A rendering of ABL Space’s RS1 rocket launching Project Kuiper satellites for Amazon.
Amazon aims to launch its first Project Kuiper internet satellites in the fourth quarter of 2022, the company announced Monday.
The technology giant filed a request with the Federal Communications Commission to launch and operate its first two prototype satellites, called KuiperSat-1 and KuiperSat-2. Amazon said the satellites will launch with ABL Space on its RS1 rocket.
“We’ll soon be ready to see how [the satellites] perform in space,” Amazon vice president of technology Rajeev Badyal said in a statement. “There is no substitute for on-orbit testing, and we expect to learn a lot given the complexity and risk of operating in such a challenging environment.”
Project Kuiper is Amazon’s plan to build a network of 3,236 satellites in low Earth orbit to provide high-speed internet to anywhere in the world. The FCC last year authorized Amazon’s system, which the company says it plans to “invest more than $10 billion” in Kuiper. Early service from Kuiper is set to begin once Amazon has 578 satellites in orbit.
Kuiper is poised to go toe-to-toe with SpaceX’s Starlink network, which is the furthest along in the latest generation of broadband satellite systems. A variety of other networks are in various stages of development, including those of British-owned OneWeb, BlackRock-backed Astranis, satellite-to-smartphone specialist AST SpaceMobile, Lockheed Martin’s partnership with start-up Omnispace and Canadian satellite operator Telesat’s Lightspeed.
The Project Kuiper team has grown steadily at Amazon, which now has more than 750 people and “hundreds more” expected to be hired in the next year. Amazon built a 219,000 square-foot facility in Redmond, Washington to test and manufacture the satellites, and plans to add another 20,000 square-foot facility.
Launching and testing KuiperSat-1 and KuiperSat-2 a year from now represents one of the next major milestones in the development of Amazon’s system.
The pair of satellites are intended to test Amazon’s communications and networking infrastructure, connecting with the company’s ground stations based in Texas, South America and Asia-Pacific.
“KuiperSat-1 and KuiperSat-2 will include much of technology and sub-systems that power the production version of our satellite design – phased array and parabolic antennas, power and propulsion systems, custom-designed modems and more,” Amazon said in a blog post.
Amazon also plans to test early customer satellite dishes at the location in McCulloch, Texas. The company described the antenna as a “low-cost customer terminal” that will provide “reliable service at a more affordable price than legacy antennas,” having conducted early testing of prototype equipment late last year.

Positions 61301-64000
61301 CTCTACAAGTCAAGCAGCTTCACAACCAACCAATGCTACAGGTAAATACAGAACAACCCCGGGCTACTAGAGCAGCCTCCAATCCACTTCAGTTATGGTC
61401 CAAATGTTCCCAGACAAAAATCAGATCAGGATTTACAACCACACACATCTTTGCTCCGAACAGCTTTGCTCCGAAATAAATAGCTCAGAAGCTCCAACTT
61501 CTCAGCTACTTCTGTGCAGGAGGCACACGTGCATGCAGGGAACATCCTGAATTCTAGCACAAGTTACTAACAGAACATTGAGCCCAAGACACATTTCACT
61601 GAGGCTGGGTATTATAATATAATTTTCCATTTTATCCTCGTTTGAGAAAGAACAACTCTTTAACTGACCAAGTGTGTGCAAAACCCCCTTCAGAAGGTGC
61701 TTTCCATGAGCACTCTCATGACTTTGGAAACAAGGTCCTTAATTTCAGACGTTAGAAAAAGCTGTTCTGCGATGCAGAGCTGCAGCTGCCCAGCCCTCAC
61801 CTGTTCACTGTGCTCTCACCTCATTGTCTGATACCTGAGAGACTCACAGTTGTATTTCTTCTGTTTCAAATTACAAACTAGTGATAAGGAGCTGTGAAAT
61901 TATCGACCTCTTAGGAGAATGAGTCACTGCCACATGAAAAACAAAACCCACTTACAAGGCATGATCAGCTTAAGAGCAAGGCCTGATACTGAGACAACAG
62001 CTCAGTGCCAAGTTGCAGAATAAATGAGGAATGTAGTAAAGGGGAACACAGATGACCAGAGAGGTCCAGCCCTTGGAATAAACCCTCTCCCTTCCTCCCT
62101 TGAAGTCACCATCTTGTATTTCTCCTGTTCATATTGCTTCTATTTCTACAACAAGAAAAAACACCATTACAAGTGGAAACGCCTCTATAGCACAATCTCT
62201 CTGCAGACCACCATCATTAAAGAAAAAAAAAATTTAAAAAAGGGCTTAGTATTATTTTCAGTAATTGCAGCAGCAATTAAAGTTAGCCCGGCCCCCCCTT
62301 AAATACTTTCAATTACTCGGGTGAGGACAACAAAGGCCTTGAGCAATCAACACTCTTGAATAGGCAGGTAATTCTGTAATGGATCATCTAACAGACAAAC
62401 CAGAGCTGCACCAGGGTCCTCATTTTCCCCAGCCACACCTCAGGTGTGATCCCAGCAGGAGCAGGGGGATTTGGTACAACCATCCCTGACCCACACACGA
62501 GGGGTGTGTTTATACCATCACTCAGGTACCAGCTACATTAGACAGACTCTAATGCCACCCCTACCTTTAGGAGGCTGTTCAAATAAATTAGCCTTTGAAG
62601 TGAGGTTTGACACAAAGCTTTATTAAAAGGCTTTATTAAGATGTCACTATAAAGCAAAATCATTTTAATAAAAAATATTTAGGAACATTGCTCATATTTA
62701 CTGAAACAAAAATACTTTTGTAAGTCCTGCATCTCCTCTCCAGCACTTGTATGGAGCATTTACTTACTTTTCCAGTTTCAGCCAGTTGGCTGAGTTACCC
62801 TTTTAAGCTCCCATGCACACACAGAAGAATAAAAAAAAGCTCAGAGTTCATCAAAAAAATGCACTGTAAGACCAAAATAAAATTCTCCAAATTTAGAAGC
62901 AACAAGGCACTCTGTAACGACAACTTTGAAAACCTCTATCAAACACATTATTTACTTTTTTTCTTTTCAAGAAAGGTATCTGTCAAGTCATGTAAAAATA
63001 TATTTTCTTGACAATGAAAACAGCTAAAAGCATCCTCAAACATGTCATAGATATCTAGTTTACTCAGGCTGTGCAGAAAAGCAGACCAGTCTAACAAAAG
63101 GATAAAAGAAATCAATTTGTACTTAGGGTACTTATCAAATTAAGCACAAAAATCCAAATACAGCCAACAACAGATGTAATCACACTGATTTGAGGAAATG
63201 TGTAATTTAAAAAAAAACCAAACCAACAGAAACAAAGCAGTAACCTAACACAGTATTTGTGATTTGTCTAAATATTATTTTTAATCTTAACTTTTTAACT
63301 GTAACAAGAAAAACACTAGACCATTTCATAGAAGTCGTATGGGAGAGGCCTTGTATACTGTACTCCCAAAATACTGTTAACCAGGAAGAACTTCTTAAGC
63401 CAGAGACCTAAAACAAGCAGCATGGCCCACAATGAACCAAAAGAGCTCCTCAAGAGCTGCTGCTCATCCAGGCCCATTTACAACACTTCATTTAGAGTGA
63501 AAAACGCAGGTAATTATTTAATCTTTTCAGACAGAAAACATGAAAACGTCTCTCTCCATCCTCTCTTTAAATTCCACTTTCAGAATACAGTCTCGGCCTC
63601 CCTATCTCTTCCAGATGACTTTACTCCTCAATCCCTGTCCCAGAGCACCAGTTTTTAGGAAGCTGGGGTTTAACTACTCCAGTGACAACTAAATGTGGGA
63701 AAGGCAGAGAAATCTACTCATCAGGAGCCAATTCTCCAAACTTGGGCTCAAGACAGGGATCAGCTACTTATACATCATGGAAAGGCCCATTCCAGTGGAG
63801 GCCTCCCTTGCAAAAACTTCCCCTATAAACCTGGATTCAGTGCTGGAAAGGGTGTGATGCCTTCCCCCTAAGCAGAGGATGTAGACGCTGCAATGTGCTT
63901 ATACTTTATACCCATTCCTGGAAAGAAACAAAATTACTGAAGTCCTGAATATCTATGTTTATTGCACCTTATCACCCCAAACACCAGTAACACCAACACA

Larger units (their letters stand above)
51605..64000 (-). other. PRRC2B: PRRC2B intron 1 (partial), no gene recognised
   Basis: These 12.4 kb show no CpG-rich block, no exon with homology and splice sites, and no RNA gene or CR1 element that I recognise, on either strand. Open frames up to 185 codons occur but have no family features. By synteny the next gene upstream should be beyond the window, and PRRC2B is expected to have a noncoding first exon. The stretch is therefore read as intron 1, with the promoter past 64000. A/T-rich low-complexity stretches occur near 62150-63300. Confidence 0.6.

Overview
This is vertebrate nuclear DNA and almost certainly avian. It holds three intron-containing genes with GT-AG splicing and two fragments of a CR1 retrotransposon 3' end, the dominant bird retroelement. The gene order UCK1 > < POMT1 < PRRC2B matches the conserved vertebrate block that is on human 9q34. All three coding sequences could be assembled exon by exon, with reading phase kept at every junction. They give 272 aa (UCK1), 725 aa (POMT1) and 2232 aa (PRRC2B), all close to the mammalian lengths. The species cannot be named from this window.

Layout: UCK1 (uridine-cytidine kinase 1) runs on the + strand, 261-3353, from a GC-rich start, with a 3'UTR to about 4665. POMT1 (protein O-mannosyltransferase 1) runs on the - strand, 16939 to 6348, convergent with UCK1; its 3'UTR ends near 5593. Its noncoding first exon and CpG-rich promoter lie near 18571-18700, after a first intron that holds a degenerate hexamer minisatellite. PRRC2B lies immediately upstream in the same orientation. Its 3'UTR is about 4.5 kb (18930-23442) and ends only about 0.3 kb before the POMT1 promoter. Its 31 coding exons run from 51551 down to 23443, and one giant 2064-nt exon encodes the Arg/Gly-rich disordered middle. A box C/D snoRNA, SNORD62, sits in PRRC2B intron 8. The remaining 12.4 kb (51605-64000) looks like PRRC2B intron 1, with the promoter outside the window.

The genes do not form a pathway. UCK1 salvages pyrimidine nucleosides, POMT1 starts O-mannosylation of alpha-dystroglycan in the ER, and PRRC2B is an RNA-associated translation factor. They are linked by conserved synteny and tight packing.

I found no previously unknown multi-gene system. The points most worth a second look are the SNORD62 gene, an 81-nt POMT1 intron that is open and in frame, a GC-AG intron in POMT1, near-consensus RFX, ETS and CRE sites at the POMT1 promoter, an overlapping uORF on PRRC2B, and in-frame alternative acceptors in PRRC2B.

According to Amazon’s filing, the satellites are expected to connect to the Texas antennas for as long as four minutes, up to five times per day.
A Project Kuiper engineer sets up a a prototype antenna for a test.
The impact of networks with hundreds or thousands of satellites on the night sky has been a topic of concern for systems like Kuiper. Similar to the “sun visors” that SpaceX added to Starlink satellites to reduce brightness, Amazon said one of the two prototype Kuiper satellites “will include a sunshade to help us understand whether it is an effective way to reduce reflectivity and thereby mitigate its impact on ground-based optical telescopes.”
“We will collect data to compare reflectivity between the two spacecraft, and share any learnings with the astronomy community following the mission,” Amazon said.
Additionally, to combat the risk of adding space debris in orbit, Amazon emphasized its Kuiper prototypes are designed to entirely burn up in the atmosphere at the end of their lifespan.
An RS1 rocket booster is shipped out of the company’s headquarters in El Segundo, California.
Amazon plans to send up the satellites on separate ABL launches, which will lift off from Cape Canaveral Space Force Station in Florida. The companies have been working together “for several months,” Amazon said, with two design reviews complete.
ABL continues to work toward the inaugural launch of its RS1 rocket from Alaska by the end of this year. The company has previously announced plans to launch from Vandenberg Space Force Base in California and Pacific Spaceport Complex in Alaska, making Cape Canaveral its third planned launch site to date. ABL has not yet announced which launch complex it plans to utilize in Florida.
The Amazon missions add to ABL’s contract backlog, which the rocket builder says features 14 customers so far.
“Amazon will play a central role in the next generation of space infrastructure, and we’re proud to have been selected as a Kuiper launch partner, particularly for these critical early flights,” ABL CEO Harry O’Hanley said in a statement.
The deal with ABL is the second Amazon has signed with a launch provider, having earlier this year contracted United Launch Alliance for nine Kuiper launches.
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